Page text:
Switzerland inflation

Switzerland’s inflation accelerates again at the start of the year

The inflation rate in Switzerland rose to 3.3% in January from a year earlier, largely reflecting higher food and energy prices, the Federal Statistics Office said, the highest reading since September 2022, from 2.8% in the prior month and above market expectations of 2.9%. Core inflation that excludes fresh food, energy and fuel, remained unchanged at 2.2%.

The increase in inflation was largely driven by the 5.6% rise in food and non-alcoholic beverages prices while housing and energy prices climbed 5.1%

On the other hand, cost slowed for household maintenance (5.2% vs 5.7%), transport (4.7% vs 5.3%), and restaurants & hotels (2.6% vs 2.7%). Inflation was steady for health (at -0.4%) and education (at 0.3%).

On a monthly basis, consumer prices grew by 0.6% in January, after a 0.2% decline in December, and compared to market forecasts of 0.4%

Capital Economics’ economist Adrian Prettejohn said the rise in headline inflation will be of less concern to the central bank policymakers than the increase in the core rate to its highest level on record.

The Swiss National Bank (SNB) raised its policy interest rate three times in 2022 to counter rising inflationary pressures. The central bank said that additional rises in the SNB policy rate might be necessary to ensure price stability over the medium term. The central bank now sees average annual inflation at 2.4% for 2023 and 1.8% for 2024.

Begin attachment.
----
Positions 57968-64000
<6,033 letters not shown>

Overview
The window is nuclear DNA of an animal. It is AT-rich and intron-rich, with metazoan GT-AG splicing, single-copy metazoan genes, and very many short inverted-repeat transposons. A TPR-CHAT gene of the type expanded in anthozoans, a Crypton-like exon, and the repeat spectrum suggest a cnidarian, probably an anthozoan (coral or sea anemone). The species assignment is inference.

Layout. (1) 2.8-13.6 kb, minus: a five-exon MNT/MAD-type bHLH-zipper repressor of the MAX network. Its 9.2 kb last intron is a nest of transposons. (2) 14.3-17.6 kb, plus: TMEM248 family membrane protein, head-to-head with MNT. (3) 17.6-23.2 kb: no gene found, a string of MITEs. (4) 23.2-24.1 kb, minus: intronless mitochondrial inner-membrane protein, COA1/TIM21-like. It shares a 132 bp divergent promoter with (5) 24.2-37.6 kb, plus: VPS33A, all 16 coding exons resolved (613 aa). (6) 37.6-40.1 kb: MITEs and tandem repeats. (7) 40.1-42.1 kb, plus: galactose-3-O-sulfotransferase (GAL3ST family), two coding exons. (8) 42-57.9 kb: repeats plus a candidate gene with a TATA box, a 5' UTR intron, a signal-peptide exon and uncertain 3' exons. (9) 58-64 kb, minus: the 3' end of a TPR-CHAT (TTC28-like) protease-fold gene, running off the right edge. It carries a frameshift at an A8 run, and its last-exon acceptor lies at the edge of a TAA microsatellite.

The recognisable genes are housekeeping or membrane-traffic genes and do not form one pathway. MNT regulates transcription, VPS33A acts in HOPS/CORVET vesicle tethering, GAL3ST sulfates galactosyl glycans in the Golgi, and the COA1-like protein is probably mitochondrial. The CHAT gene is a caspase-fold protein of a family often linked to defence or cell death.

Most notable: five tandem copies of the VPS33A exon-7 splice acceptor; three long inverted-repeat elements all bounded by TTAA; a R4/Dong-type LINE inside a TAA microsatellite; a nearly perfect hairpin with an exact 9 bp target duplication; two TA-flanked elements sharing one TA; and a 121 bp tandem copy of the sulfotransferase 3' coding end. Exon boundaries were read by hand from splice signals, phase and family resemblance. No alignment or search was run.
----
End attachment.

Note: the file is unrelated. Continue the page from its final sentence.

The Swiss economy is projected to grow around 0.5% this year amid weak global demand. Meanwhile, a quarter of respondents to an annual survey on personal finance by comparis.ch expect things to get worse in 2023, with the main reason being rising health insurance premiums and energy costs.

“People with low incomes in particular are expecting a tough 2023,” says Comparis consumer finance expert Michael Kuhn. Unsurprisingly, for people with a gross monthly household income of up to CHF4,000 ($4,300), 41.8% expect things to get worse. For those with a gross income of CHF4,000-CHF8,000 the figure is 28.1%, and for those with an income of over CHF8,000, 21%. Half (49%) of the low-wage group say they will have to count every franc and cut back heavily to pay all their bills.